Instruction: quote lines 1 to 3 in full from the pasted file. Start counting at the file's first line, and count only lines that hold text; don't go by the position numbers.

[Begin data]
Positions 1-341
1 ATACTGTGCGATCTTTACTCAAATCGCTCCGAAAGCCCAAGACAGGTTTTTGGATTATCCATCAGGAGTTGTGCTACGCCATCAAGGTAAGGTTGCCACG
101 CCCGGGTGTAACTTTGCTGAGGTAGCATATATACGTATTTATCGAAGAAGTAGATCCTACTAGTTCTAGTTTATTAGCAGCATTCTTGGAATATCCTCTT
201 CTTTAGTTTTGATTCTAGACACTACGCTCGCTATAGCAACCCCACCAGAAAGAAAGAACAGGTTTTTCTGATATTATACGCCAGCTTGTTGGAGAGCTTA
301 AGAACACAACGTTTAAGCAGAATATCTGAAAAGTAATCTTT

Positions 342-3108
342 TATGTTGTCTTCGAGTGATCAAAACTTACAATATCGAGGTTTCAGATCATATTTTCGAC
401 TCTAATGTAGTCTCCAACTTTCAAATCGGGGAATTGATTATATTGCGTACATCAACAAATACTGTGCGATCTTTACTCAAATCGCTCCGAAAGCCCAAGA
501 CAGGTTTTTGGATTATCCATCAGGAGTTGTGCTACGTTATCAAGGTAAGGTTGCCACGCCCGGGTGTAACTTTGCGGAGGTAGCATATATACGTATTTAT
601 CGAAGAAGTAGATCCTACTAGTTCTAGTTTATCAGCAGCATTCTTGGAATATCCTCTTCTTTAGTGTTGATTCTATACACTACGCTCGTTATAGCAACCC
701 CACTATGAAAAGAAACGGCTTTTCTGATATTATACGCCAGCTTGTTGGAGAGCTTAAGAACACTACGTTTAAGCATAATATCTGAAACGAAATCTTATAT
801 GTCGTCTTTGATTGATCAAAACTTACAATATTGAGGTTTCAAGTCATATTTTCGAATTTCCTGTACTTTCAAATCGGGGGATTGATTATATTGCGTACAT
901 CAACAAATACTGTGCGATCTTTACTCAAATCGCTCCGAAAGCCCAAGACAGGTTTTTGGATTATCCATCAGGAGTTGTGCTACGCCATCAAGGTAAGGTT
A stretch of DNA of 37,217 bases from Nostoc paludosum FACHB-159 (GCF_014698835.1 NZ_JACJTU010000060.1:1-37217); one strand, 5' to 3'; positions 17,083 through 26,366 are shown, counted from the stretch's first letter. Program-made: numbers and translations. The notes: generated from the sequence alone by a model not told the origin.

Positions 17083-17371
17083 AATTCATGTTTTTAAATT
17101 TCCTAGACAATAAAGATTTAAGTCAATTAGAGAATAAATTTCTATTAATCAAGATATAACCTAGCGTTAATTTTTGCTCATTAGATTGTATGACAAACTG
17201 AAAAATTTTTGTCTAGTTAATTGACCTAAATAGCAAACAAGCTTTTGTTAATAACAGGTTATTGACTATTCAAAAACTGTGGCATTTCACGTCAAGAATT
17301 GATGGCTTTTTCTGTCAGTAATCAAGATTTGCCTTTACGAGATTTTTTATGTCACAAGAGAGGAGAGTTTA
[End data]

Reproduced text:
Positions 1-341
1 ATACTGTGCGATCTTTACTCAAATCGCTCCGAAAGCCCAAGACAGGTTTTTGGATTATCCATCAGGAGTTGTGCTACGCCATCAAGGTAAGGTTGCCACG
101 CCCGGGTGTAACTTTGCTGAGGTAGCATATATACGTATTTATCGAAGAAGTAGATCCTACTAGTTCTAGTTTATTAGCAGCATTCTTGGAATATCCTCTT